The oldest and most well known fishing line still used today is called Monofilament, or “mono” for short. It’s the line most fishermen grew up using and are most comfortable with. But it’s the line’s cooperativeness that makes it so popular. That, and how well it works with certain bass lures.
Made up of mostly nylon, monofilament is a flexible and stretchy material. These properties make the line very manageable, and less prone to tangling like it’s more rigid alternative; fluorocarbon. But at the same time these properties make mono the least sensitive of all fishing lines.
When choosing fishing line, you are comparing the pros and cons of the three types of fishing lines that are available. Here are two of the best monofilament lines. Stren Original for standard situations and Trilene Big Game for when you need more strength.
Strike King Buzz
- Most Stretch
- Most Buoyant
- Most Abrasion Resistant
- Low Visibility
- Lowest Sensitivity
Best Lures For Mono
One of the biggest attributes of mono is that it floats. This feature makes it better for certain lures or desired presentations. Most obviously, topwater lures work best with mono, especially slow moving topwaters.
Its buoyancy however makes mono less efficient at getting sinking lures down in the water column. Mono also has a thicker diameter, adding to its resistance in the water and making it even harder to get sinking or diving lures down. However, the thicker diameter gives it more abrasive strength.
This is a nice tradeoff when you’re not as concerned with sink rate. You might be fishing areas where the line can rub against rocks and the increased abrasive strength is more beneficial to have. Added to the fact that bass have coarse mouths that can wear on fishing line during the fight.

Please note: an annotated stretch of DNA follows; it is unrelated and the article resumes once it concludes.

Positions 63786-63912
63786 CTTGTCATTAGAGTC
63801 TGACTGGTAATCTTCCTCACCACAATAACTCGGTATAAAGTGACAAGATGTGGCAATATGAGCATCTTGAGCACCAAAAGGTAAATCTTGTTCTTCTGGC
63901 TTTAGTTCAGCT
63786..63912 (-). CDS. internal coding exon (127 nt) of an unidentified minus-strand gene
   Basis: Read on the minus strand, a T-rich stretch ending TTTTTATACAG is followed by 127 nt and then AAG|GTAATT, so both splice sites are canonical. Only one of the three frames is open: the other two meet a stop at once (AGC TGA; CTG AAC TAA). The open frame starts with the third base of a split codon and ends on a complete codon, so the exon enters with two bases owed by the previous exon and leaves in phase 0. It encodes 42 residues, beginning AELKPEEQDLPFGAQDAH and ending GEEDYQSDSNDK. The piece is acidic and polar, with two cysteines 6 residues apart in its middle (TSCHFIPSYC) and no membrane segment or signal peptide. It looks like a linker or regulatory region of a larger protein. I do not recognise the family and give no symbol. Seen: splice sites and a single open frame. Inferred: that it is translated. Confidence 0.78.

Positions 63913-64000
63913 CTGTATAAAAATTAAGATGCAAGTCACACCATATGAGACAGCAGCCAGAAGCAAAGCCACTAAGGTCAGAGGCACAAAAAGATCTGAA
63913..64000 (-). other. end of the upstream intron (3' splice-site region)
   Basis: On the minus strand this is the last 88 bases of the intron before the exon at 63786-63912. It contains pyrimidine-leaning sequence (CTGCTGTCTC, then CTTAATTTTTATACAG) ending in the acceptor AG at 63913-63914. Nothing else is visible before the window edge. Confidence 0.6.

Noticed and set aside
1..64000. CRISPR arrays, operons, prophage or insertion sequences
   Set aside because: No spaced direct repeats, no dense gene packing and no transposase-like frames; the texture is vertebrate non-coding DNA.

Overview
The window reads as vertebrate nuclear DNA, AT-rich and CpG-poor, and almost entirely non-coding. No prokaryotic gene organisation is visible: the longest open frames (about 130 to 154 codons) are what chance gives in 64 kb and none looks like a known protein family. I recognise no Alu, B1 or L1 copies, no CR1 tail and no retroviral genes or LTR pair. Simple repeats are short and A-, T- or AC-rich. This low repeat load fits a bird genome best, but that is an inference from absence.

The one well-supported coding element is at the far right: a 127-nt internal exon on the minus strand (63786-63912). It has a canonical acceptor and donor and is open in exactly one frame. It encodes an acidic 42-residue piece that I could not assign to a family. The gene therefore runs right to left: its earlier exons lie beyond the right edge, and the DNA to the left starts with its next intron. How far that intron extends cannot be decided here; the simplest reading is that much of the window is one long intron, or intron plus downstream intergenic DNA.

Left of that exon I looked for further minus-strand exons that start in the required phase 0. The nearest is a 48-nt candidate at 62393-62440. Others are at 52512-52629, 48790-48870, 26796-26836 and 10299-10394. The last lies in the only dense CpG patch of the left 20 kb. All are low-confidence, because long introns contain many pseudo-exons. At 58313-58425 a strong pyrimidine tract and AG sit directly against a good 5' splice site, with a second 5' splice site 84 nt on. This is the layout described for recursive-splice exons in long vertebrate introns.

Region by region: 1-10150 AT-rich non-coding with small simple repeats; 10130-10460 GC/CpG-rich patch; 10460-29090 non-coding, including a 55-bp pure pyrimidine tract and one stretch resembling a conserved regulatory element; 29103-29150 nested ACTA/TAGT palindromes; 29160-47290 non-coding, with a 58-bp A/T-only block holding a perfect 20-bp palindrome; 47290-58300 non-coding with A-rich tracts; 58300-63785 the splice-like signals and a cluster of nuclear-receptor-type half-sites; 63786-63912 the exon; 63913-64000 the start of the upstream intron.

Remember that any lure can be used with any type of line, it’s a matter of what you want the lure to do. For example you might fish a suspending jerkbait with mono if you want to keep it up or flouro if you want to keep it deeper in the water column. Here is a list of lures and the recommended monofilament pound-test to use with them.
|Punch Rigs||20 - 30 lbs|
|Small Swimbaits||8 - 14 lbs|
|Big Swimbaits||20 - 25 lbs|
|Glides||20 - 25 lbs|
|Spinnerbaits||14 - 20 lbs|
|Buzzbaits||14 - 20 lbs|
|Umbrella Rigs||17 - 25 lbs|
|Casting Jigs||25 lbs|
|Swim Jigs||15 - 20 lbs|
|Vibrating Jigs||12 - 20 lbs|
|Finesse Jigs||6 to 10 lbs|
|Shaky Heads||6 to 10 lbs|
|Drop Shot||6 to 10 lbs|
|Ned Rig||6 to 10 lbs|
|Shallow Crankbaits||10 - 20 bs|
|Deep Diving Crankbaits||10 - 20 lbs|
|Lipless Crankbaits||10 - 20 lbs|
|Poppers||10 - 20 lbs|
|Walk The Dog Baits||10 - 25 lbs|
|Small Rubber Worms||6 - 12 lbs|
|Big Rubber Worms||14 - 20 lbs|
|Tubes||6 - 12 lbs|
|Underspins||14 - 20 lbs|